Seamless Security: Using design to enhance security and preserve the hospitality experience
By Jim Suggs Associate Vice President, CallisonRTKL | December 25, 2011
Co-authored by Todd Lundgren, AIA
August 2008: a car bomb explodes at a hotel in Bouira, Algeria. So began a rash of terrorist attacks at hotels around the world, which extended to July 2009. These attacks have taken many forms: car and truck bombs, suicide bombers, and bands of armed gunmen. In light of these events, as well as the recent unrest in the Middle East and northern Africa, both hoteliers and guests have become increasingly concerned with security. And this is a good thing if it inspires more hoteliers and their architects to consider security early in the planning phase of a new project or major renovation, when architects can develop a seamless, cost-effective design solution that reduces risks without a negative impact on the hospitality experience.
In many parts of the world, and Asia, hoteliers’ and guests’ security concerns are already heightened. And although the risks in North America are generally lower, the threat level and appropriate design solution depends on the density, surroundings, and patronage of the specific property. Even a low-level threat — primarily due to local crime, theft by employees, theft from guest rooms, intrusion of homeless persons, and high levels of foot traffic in the area — merits design solutions to mitigate the threat. That is why wise owners are thinking seriously about security when they undertake a new project or major renovation almost anywhere today.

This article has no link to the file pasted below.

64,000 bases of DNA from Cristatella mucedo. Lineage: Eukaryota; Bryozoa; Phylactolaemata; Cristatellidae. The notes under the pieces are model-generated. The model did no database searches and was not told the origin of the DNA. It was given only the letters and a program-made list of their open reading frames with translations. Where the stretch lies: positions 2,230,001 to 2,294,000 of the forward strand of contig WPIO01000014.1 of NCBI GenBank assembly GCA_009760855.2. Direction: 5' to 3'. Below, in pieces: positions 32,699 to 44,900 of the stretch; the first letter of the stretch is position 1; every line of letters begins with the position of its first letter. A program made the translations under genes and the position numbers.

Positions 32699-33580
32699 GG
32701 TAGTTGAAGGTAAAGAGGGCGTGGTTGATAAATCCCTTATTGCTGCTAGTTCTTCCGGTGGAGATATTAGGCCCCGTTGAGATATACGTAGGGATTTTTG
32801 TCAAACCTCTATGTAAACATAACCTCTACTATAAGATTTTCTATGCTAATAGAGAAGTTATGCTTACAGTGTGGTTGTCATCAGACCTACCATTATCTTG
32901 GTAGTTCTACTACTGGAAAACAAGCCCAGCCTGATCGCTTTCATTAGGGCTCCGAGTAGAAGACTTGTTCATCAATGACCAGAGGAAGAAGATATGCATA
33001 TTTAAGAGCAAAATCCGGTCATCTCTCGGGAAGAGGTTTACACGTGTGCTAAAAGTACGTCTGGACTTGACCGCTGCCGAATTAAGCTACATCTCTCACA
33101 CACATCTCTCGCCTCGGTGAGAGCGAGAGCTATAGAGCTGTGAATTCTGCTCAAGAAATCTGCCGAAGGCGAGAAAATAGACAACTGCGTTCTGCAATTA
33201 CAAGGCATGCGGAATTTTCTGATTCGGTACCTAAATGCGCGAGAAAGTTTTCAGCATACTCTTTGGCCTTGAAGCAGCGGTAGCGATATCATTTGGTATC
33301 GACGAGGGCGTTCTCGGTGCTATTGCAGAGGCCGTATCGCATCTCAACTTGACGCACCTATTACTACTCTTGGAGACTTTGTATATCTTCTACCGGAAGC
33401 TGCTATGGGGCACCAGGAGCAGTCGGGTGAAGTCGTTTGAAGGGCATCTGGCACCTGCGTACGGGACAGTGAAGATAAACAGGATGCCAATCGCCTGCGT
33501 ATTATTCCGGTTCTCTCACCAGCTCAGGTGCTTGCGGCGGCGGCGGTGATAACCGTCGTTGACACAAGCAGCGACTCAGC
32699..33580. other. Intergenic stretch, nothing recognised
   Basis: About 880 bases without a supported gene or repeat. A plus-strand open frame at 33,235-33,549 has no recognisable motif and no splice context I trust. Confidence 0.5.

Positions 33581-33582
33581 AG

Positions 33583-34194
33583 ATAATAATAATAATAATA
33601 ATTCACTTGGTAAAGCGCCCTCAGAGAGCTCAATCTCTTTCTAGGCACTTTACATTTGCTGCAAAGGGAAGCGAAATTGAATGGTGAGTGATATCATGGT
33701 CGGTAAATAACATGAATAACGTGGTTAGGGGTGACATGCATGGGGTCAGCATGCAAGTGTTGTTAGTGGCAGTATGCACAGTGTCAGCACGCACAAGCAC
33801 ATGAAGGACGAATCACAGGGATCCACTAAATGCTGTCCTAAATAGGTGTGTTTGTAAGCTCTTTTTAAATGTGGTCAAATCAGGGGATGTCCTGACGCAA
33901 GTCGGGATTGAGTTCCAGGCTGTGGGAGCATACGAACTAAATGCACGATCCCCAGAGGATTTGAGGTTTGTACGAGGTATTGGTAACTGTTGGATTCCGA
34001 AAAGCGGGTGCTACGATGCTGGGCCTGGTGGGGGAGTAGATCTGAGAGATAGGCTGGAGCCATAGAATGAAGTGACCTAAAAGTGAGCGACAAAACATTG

Consider the following case study of a hypothetical hotel in a relatively dense urban environment, and design solutions that respond effectively to low, medium, and high threat levels.
Soft target, hard security?
Like any hotel, this will be a soft target, which literally invites the public inside. The owners want it to be sited and designed to be easily accessible, convenient and visible. It will often host large gatherings, such as business meetings and social events, sometimes attended by well-known people. Its owners also want to include a five-star restaurant that will offer a destination-dining experience for travelers and residents alike.
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